This can be the kind of thing that happens in group therapy/ AA groups... the unspoken, implied assumption that are reflected in the language patterns are much more powerful than any specific explicit commands... beliefs like "you ARE an alcoholic" or "once an alcoholic always an alcoholic" etc

In some RBSD/combatives circles I start to get the impression by listening to their discourse that everyone who might want to have a disagreement with you WILL want to beat you up and they WILL be a STR33TFIGHTER and that means they will be FEROCIOUS and use frighteninig prison biting tactics that you have never heard of... etc

that is one reason studying this subject can make you more scared where it should be making you more confident.

Another is that intellectualising and frontal lobing the subject invites you to think in terms of consequence and that imagining of what MIGHT happen can drive you crazy. I personally found after 6 months of study of "how to do violence" I was less confident than I had been 3 years previous to the study when I KNEW far less but was doing violence much more regularly!
Now thats not to say I dont think what Ive learned is useful and that I dont think Im more skilled now than I was back then... but knowing more and being more skilled does NOT necessarily make you feel more confident.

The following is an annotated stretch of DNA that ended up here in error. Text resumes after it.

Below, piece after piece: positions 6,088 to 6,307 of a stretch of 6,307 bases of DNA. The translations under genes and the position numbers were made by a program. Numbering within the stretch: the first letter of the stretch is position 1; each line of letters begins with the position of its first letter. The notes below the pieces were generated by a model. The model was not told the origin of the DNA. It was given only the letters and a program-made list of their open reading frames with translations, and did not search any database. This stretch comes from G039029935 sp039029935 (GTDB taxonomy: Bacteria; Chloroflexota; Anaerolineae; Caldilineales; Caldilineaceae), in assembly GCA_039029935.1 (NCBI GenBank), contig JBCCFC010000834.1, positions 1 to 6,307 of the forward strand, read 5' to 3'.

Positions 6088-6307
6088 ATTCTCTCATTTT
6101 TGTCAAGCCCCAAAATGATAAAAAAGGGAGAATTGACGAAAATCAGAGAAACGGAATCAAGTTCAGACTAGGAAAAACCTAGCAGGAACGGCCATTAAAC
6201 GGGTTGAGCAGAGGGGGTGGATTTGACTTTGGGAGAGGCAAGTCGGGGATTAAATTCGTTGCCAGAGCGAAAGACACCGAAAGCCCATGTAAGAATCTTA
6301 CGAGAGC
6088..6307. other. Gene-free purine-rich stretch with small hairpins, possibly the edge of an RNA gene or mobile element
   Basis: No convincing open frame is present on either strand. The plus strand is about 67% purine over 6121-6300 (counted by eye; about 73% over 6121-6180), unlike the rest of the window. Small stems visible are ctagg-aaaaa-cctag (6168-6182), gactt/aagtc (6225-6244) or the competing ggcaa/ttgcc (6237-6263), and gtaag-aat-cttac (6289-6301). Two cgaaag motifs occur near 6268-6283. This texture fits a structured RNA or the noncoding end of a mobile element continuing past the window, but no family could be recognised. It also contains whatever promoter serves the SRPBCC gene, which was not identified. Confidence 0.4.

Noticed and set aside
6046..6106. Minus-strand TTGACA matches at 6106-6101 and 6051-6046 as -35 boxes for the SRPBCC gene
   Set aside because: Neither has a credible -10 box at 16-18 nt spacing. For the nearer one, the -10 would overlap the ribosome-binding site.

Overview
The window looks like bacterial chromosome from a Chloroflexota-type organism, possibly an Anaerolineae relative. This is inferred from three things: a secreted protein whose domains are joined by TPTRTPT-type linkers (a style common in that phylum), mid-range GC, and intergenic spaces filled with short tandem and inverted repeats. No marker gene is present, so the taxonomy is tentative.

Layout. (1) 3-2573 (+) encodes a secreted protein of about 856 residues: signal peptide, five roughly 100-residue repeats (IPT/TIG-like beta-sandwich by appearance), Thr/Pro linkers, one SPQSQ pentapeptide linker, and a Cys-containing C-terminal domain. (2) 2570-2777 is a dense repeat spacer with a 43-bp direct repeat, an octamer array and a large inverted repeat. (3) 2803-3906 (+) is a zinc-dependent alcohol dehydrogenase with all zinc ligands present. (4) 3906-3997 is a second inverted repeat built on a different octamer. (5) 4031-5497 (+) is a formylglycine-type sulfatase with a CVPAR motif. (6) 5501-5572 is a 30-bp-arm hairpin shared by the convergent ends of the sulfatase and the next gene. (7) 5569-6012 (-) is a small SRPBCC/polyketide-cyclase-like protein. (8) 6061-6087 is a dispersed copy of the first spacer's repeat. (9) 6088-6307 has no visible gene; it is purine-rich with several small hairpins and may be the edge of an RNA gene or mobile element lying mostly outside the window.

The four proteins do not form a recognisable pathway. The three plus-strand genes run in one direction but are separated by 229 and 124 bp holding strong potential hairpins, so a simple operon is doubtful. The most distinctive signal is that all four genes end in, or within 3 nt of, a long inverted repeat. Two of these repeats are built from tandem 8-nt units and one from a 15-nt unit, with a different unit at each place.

I started to feel like my ultimate nightmare: "the RBSD nerd". Razz

From Macolm Gladwell's book "Blink", chapter four which is about "creating structure for spontaneity"

"There are I think two important lessons here. The first is that truly succesful decision making relies on a balance between deliberate and instinctive thinking... The second lesson is that in good decision making, frugality matters... overloading the decision makers with information, makes (performing a skilled task) harder, not easier. To be a succesful decision maker, we have to edit."

Gladwell also references in this section a former Marine called Paul Van Riper who was called out of retirement by the Pentagon in 2000 to play the role of a rogue anti american Commander in a quarter of a billion dollar war game called Millenium Challenge.